“A model update does not necessarily mean a better model,” she continued. “There are many model interdependencies, and sometimes when you try to fix something, you break something else.”

Ms. Clark suggests an independent test of the models and the development of some standards the industry can agree on.

“We’re never going to know exactly. Let’s come up with a range,” she said. “We are so enamored with the science. We need to bring back a little common sense.”

Holborn has had clients that have so distrusted the models that they buy much more reinsurance than the models suggest.

Mr. Pierson said he will be interested to see if insurers are able to pass along the additional money they spend on reinsurance to consumers. He expects some upward pressure on reinsurance pricing because of recent model revisions, and he predicts companies will be forced to buy more reinsurance in order to keep net losses after reinsurance flat.


Actuarial consultant Martin Simons, who is a member of a team that investigates models for the Florida Commission on Hurricane Loss Projection Methodology, said the new RMS model has not been approved and insurers cannot use it (but reinsurers can). He said because all states rely on this Florida commission to put its approval stamp on the validity of a model, everyone is waiting.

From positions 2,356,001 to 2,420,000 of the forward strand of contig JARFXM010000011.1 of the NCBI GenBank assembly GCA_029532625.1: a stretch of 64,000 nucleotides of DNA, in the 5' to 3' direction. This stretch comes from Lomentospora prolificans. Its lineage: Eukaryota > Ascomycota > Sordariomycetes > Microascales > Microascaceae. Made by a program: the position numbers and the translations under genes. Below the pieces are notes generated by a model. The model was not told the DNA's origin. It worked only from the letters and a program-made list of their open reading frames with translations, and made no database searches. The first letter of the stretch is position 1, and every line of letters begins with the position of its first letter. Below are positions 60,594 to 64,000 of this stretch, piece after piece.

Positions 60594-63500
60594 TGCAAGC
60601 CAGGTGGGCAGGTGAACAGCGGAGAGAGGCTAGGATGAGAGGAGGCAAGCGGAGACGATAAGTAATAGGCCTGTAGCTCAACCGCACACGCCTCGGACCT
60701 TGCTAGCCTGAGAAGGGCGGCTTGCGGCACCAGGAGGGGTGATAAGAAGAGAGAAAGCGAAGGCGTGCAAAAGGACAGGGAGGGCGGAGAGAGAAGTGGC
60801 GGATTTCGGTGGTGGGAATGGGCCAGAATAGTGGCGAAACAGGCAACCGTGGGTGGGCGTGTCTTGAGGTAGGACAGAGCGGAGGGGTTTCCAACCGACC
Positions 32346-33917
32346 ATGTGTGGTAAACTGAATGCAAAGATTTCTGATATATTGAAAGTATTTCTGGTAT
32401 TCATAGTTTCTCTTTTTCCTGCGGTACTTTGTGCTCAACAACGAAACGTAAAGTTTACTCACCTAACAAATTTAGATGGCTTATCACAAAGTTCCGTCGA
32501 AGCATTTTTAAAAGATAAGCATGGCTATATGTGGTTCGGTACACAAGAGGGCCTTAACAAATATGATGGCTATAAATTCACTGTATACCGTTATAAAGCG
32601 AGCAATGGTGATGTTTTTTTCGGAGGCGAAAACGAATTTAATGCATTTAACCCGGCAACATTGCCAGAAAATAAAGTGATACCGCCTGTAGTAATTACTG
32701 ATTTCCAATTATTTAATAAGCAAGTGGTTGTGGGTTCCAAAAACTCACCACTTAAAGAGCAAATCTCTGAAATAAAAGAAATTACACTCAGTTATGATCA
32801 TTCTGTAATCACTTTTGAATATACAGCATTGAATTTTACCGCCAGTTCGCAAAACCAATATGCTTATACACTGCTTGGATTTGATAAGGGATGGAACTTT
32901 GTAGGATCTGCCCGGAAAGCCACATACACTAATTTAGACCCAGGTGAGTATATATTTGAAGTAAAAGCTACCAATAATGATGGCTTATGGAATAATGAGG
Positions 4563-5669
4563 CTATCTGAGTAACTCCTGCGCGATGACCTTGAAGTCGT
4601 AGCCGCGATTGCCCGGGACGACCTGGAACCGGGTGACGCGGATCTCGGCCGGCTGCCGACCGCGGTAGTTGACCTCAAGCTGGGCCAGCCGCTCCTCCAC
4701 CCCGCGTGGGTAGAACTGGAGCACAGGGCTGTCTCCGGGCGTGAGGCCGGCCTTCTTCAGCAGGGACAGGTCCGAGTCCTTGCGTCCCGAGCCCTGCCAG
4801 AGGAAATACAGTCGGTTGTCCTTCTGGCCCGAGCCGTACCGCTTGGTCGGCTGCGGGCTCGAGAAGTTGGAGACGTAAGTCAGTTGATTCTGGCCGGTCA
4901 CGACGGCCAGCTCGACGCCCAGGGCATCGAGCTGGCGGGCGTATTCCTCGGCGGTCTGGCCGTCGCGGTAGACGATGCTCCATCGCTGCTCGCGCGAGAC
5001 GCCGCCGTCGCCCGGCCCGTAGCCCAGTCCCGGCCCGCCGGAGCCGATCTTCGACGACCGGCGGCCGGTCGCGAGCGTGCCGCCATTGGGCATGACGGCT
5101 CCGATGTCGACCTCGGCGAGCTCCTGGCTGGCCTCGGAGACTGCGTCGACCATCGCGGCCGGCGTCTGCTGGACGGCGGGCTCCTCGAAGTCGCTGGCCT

The professional team on which Mr. Simons serves, which includes a meteorologist, a structural engineer, a computer scientist and a statistician, are set to review RMS’ model at the end of the month.

“We’ll have lots and lots of questions,” Mr. Simons said. “If there is any bias in the model, we’ll find it.”

Mr. Simons called hurricane models “the best things we have right now” to assess risk and recommended companies use more than one to minimize uncertainties. He said a majority of companies use two. (See a similar argument for using multiple cat models on page 26.)

RMS had submitted a model to the commission two years ago, and Mr. Simons’ team “believed it was biased toward the high side.” The modeling firm went back to work on it some more, he said.

Asked if a rejection by the commission hurts modelers, Mr. Simons said, “enormously.”

When word comes down that the commission has rejected a model, it hurts the modeler’s wallet and reputation in the insurance industry.